Every Tuesday in The Minority Report, Drew Dixon takes a look at trends in youth culture and offers some biblical wisdom for navigating them.
You don’t know the other Trayvon Martin. You might know his picture was posted by thousands of people on Facebook because he was confused with the Trayvon Martin who was recently killed by George Zimmerman. All we know about the other Trayvon Martin is that he a 17 year old boy who happens to have a picture of himself in sagging pants throwing double birds on Facebook.
The rapid manner in which thousands of people on Facebook assumed that this was the same Trayvon whose death is all over the news and declared him a “thug” certainly says something about the persistence of racism in our country. Trayvon Martin and his family certainly deserve an apology for this fabrication, but I would go further and say that the other Trayvon deserves an apology too.
I am fairly confident that somewhere out there in the world someone has a picture of me around the age of 17 giving the finger. I am thankful that when I was 17, Facebook did not exist. I am also thankful that my high school friends are kind enough not to post those pictures on the internet.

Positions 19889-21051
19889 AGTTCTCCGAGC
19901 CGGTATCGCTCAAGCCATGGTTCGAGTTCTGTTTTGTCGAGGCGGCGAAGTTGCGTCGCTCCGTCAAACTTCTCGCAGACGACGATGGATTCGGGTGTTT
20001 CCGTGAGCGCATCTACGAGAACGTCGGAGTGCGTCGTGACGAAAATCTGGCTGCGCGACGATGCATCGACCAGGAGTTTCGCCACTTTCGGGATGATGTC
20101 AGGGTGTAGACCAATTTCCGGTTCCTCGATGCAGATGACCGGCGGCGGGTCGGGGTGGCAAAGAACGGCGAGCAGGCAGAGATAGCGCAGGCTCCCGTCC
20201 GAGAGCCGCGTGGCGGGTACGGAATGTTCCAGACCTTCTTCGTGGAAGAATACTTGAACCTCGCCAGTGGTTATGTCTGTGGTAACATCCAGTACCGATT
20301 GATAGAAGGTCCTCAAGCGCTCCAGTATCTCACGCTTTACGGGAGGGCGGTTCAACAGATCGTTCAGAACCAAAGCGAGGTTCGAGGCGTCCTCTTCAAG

I was not a good kid at the age of 17. I was, like most 17 year olds, deeply insecure and made a lot of foolish decisions. I was not, however, a thug. The teenage years are a complicated time for most. It’s a time when young people are finding themselves and facing tremendous temptations to find their identity in many different places. The Bible is sympathetic to this difficult time of life. We know that it is a time that carries unique pressures and temptations. Thus Paul encourages Timothy to “flee youthful passions” (2 Tim. 2:22). We also know that it is a time when people contemplate and often engage in rebellion against the authorities in their lives, thus the Psalmist prays “remember not the sins of my youth and my rebellious ways; according to your love remember me for you are good, O Lord” (Ps. 25:7).
I am glad that my worth as an individual was never weighed based upon pictures taken of me in high school. So the other Trayvon deserves an apology from John David Lee Brown and everyone else who posted his picture declaring that he was a thug. Who knows what motivated him to flip off the camera with both hands–perhaps peer pressure, perhaps teen angst, or perhaps he really was a bit of a thug at the particular moment in time when that picture was taken. The truth is that we don’t really know what sort of a person he is.
If I were feeling spiteful, I could go flip through my small pool of Facebook friends and find dozens of white middle class teenagers and college students giving the finger or worse. If a decision to let someone take a picture of you doing something foolish is an indication of a person’s worth, we are all in grave danger. As a soccer coach and a pastor to youth, I can tell you have seen more disconcerting things from teenagers on Facebook and I can also tell you there is more to these teens than meets the eye. What they need is not be written off as degenerate thugs but for someone to hear them out, show them grace, and offer them something better.